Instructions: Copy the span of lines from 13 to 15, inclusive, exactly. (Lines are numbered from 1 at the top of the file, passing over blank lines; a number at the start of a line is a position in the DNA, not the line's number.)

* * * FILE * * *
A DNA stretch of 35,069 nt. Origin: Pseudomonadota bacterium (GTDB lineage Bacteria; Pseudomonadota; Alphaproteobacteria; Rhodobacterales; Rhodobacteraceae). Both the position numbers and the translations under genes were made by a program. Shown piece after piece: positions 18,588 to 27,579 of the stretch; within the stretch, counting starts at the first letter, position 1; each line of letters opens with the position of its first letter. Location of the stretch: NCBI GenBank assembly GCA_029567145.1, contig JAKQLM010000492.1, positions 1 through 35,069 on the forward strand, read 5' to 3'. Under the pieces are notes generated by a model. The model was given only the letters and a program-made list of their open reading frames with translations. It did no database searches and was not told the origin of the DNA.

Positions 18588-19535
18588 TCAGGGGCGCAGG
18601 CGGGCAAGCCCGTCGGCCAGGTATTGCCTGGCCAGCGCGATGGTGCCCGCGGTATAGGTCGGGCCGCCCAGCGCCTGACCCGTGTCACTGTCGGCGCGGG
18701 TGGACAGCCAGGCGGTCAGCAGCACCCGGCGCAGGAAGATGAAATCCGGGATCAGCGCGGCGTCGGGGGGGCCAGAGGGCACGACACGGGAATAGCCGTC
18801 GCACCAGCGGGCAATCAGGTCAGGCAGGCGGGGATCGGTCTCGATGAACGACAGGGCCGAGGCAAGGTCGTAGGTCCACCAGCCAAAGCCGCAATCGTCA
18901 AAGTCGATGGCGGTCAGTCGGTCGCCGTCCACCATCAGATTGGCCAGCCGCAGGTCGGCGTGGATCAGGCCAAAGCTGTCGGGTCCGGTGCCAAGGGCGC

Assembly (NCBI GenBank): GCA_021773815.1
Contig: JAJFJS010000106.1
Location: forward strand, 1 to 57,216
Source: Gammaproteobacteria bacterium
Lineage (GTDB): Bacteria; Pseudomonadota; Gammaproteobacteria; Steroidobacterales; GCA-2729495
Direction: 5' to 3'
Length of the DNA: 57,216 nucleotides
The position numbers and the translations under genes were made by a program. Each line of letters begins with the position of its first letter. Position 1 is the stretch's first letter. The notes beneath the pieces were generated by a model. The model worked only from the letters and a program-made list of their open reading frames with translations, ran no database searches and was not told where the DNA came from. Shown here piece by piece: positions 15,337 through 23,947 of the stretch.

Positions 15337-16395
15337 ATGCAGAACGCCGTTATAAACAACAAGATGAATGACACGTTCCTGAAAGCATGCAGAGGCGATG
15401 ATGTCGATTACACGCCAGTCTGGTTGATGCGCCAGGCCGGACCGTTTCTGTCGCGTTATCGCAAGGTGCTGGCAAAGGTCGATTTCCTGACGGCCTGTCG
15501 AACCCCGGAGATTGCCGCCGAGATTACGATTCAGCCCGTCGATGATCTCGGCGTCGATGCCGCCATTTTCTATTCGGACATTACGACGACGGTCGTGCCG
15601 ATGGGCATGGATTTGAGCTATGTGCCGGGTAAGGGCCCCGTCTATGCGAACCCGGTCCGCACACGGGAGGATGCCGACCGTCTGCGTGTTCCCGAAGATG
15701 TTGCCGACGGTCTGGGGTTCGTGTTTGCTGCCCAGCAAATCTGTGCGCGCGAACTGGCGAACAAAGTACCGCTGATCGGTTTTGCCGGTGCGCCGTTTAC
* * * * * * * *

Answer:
Direction: 5' to 3'
Length of the DNA: 57,216 nucleotides
The position numbers and the translations under genes were made by a program. Each line of letters begins with the position of its first letter. Position 1 is the stretch's first letter. The notes beneath the pieces were generated by a model. The model worked only from the letters and a program-made list of their open reading frames with translations, ran no database searches and was not told where the DNA came from. Shown here piece by piece: positions 15,337 through 23,947 of the stretch.